Now historically there is a pro who prefer to do business locally rather than review, because relationships are convenience or what not. At moment think that your online ordering capabilities are substantially better than most of your local contract or your peers. Are you seeing the pro-customers responded off to the online capabilities here?

Marvin Ellison

We are seeing it pickup. I mean, there is an adoption period probably most effective way for pro to leverage online is to order product for early morning pickup. So buy online pickup in-store and that is specific for stock product. So if you think about our brick and mortar online, kind of interconnect the strategy, today is really three things, as buy online shift to stores, or you buying product that is an exclusive online product and shipping it to a local store, save your shipping charges and for bulky [ph] items or items you don’t want sitting on your front door step, it’s the way for you to just have it sent to your near store. Buy online pickup in-stores for stock items in the stores as you want to buy online and pick them up at your near store. And then as I mentioned buy online or return to store.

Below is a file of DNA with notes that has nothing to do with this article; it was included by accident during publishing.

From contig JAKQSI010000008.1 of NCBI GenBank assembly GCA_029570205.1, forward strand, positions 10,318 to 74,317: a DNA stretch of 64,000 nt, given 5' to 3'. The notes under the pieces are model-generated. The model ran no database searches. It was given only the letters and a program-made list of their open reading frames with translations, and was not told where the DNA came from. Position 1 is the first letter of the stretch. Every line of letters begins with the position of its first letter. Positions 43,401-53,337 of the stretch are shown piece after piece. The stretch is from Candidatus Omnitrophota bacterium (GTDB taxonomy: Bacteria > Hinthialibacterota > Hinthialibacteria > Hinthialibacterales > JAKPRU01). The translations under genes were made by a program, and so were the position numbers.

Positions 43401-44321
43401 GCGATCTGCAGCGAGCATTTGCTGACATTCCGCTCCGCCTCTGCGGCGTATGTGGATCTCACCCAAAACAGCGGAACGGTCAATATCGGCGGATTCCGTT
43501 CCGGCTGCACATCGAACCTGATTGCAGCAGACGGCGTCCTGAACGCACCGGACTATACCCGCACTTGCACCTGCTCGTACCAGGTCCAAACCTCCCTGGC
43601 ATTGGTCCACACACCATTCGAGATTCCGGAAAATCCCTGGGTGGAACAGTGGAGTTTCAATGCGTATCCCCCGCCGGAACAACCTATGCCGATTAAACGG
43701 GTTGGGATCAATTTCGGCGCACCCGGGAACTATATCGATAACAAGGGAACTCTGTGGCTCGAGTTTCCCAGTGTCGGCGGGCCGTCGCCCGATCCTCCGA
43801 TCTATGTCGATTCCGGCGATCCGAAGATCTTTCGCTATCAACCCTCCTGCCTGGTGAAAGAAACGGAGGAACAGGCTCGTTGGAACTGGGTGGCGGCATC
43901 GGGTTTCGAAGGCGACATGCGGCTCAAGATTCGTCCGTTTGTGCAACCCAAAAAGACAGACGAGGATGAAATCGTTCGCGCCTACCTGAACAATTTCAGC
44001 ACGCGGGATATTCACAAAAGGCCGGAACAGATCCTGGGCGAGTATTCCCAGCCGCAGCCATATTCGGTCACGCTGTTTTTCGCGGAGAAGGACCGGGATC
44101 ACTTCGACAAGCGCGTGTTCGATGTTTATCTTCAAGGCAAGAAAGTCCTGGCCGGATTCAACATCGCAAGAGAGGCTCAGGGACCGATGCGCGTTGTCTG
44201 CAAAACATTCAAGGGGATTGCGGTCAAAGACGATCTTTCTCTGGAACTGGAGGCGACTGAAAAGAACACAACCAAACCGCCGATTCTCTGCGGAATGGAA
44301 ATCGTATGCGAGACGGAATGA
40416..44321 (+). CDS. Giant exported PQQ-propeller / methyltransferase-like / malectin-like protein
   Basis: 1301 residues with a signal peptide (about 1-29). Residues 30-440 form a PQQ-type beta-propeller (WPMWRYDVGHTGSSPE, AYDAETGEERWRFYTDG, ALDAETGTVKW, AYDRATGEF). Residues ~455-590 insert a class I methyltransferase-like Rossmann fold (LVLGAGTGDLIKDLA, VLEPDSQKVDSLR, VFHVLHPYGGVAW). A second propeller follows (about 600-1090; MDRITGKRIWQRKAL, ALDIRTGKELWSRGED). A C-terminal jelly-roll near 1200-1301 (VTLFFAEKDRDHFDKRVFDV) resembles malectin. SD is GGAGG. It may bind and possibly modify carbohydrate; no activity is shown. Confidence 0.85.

So if you are pro, you can leverage the buy online pickup in-store on the stock items, have it ready for you in the morning to pickup. We also just launched a new mobile app for pro-customers that has been very well received, that gives them the ability to have eReceipts to have the ability to have a specific list of your specific trace person like electrician or plumber and you buy the same products on a repetitive basis. You have your own personal list and you can check the in-stock position on any store in a geographic area. So, Matt, we are hoping that mobile app will continue to increase that adoption period.

Matt J. Fassler – Goldman Sachs & Co.

The other high level merchandising question I wanted to engage you on was private label. You’ve been in the private label private brand business for a while, but my sense is that you have, in fact, being consolidating your labels per say, can you talk about how that has come?